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Kansas State University Faculty Offer Assistance To Applicants For Rural Veterinary Practice Grants

MANHATTAN — Two U.S. Department of Agriculture programs support rural veterinarians, but filling out the applications can be challenging. Faculty in the College of Veterinary Medicine at Kansas State University are now offering assistance to those applying for the Veterinary Medicine Loan Repayment Program and the Veterinary Services Grant Program.

The Veterinary Medicine Loan Repayment Program, or VMLRP, pays up to $25,000 each year toward qualified educational loans of eligible veterinarians who agree to serve in a USDA-designated veterinary shortage situation for three years. 

The Veterinary Services Grant Program, or VSGP, helps relieve veterinarian shortage situations and supports veterinary services through Rural Practice Enhancement, or RPE, grants.

"Both programs have an application process that takes time to fill out and complete," said Brad White, D.V.M., professor of production medicine and director of the Beef Cattle Institute. "Brian Lubbers, associate professor in clinical sciences, and I have served on peer-review panels for these grants and have looked at several applications. For practitioners in the state of Kansas, we're happy to provide feedback and answer logistical questions."

White said applicants in shortage areas can renew the Veterinary Medicine Loan Repayment Program grant for as long as it takes to repay their D.V.M. debt, even if the shortage area changes. The state animal health official nominates areas for VMLRP consideration, which may change annually.

"Once you receive an award, it is for the full three-year period whether that area is nominated again the following year or not," said White.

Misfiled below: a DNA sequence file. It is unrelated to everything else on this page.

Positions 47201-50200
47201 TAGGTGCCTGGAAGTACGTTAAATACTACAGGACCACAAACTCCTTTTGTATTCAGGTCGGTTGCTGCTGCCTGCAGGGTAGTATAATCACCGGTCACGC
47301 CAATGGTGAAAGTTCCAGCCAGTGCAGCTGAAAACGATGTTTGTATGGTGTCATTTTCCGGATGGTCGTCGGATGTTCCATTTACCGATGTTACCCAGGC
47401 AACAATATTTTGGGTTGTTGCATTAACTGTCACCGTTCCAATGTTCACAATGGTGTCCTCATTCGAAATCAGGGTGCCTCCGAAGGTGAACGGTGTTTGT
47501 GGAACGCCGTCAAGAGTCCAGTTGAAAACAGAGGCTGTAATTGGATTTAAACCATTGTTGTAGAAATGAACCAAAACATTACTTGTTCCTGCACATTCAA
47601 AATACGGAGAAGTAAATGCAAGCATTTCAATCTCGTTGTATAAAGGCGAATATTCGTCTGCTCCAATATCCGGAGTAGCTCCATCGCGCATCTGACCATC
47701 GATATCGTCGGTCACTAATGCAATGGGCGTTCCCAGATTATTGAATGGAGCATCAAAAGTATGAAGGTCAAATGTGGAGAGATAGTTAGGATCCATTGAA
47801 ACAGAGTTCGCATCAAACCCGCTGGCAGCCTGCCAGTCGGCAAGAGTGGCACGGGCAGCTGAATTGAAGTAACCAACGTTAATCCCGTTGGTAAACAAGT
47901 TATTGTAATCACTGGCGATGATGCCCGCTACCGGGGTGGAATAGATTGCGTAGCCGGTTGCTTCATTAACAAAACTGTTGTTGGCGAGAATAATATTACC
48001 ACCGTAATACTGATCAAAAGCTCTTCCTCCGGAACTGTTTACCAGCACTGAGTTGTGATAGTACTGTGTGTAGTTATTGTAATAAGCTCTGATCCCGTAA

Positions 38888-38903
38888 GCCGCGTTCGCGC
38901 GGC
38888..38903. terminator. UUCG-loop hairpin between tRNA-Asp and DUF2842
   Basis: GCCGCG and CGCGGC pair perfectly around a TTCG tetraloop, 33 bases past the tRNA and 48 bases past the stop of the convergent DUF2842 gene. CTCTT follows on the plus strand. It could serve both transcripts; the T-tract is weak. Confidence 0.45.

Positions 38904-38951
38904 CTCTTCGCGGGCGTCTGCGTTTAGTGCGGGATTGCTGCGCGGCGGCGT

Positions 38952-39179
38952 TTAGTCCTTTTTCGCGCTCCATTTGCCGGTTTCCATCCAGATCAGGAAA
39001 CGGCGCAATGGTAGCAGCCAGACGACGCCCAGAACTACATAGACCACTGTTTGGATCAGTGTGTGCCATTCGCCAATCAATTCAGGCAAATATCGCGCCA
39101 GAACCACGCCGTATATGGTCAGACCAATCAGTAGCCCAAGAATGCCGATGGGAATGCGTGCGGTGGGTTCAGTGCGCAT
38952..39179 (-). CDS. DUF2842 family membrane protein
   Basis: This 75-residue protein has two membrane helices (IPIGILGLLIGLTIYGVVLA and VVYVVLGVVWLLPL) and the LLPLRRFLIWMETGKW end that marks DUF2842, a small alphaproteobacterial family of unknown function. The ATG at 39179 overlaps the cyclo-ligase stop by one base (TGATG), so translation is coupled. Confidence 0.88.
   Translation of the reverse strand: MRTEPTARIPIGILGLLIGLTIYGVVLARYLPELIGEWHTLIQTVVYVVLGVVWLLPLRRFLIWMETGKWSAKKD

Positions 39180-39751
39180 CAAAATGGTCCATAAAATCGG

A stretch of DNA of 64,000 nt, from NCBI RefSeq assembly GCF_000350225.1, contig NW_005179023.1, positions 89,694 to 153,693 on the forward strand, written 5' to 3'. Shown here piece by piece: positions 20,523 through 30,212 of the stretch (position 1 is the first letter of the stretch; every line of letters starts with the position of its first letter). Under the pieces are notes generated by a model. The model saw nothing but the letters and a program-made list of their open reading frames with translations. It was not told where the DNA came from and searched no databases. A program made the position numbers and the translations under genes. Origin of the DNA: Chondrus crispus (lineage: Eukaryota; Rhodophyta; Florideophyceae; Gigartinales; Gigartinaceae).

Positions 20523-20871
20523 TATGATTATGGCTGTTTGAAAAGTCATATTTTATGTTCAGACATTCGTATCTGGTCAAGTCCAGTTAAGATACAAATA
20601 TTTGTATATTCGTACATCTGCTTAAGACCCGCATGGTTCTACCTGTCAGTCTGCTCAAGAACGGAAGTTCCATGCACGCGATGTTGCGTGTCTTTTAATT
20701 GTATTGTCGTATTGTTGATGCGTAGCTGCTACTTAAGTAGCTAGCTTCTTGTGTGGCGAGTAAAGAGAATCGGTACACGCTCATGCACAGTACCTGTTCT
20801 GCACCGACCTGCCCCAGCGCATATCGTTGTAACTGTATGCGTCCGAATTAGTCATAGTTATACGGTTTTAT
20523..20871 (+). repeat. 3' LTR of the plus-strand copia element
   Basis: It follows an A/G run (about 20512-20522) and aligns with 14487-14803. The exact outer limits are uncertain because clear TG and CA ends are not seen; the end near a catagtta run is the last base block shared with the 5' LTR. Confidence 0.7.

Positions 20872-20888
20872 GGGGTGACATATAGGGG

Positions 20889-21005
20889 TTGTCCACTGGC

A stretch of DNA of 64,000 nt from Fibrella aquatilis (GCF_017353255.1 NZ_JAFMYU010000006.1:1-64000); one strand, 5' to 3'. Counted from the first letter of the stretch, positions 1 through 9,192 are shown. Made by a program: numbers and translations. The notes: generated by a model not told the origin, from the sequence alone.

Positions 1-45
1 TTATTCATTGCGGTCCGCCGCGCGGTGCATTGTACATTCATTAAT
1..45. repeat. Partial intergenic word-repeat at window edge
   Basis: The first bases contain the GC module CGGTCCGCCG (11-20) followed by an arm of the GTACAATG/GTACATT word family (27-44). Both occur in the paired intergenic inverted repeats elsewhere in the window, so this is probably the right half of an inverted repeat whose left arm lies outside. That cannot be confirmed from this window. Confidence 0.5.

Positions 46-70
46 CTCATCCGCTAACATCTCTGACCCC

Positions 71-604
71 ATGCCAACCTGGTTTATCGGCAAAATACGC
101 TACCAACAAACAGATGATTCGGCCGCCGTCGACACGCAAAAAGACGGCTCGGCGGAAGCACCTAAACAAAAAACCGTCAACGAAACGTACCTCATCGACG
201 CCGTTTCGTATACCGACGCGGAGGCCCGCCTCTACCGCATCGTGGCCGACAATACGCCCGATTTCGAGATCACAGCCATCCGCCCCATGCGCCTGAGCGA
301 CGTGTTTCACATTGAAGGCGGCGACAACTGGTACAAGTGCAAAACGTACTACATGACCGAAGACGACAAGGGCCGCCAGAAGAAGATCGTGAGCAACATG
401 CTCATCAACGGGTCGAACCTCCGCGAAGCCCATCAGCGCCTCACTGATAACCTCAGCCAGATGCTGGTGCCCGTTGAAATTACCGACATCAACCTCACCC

Lubbers said applicants should read the shortage situations nomination carefully before applying to the program to ensure they are able to fulfill the required time and duty commitments.

The VGSP Rural Enhancement Practice grants are not renewable, but they can be utilized for various purposes.

"The goal of these awards is to change your practice in a positive way for the long term, so it's supposed to grow your practice and make it more sustainable," said White.

Because the full process can take up to 60 days, applicants are encouraged to start early.

"There are a few critical steps that need to be done, and there are numbers you need from the federal government," said Aaron Shaffer, veterinarian and co-owner of Apogee Animal Health in Sabetha, Kansas.

Shaffer, who graduated with a Doctor of Veterinary Medicine degree from K-State in 2015, obtained a $125,000 RPE grant. He has used funding from the grant to procure a portable alleyway, bud box, hoof-trimming chute, portable X-ray system and miscellaneous small items, as well as help to support salary funds for a veterinary technician. The VGSP program director assisted Shaffer when applying for the grant, and Shaffer said White's input would also have been helpful in the process.

Shaffer's practice has to submit an annual report to the USDA for the next three years to show the impact of the grant. 

"Keep in mind that many of these grants are not funded," White said. "These are highly competitive programs. Our goal is to provide assistance to those in rural practice to help them work through the process. Whether or not they get funded is completely out of our control, but we do feel that providing them some assistance will be useful."

The Veterinary Services Grant Program application deadline is March 22, 2023. The Veterinary Medicine Loan Repayment Program application window opens in February and runs through April 2023.

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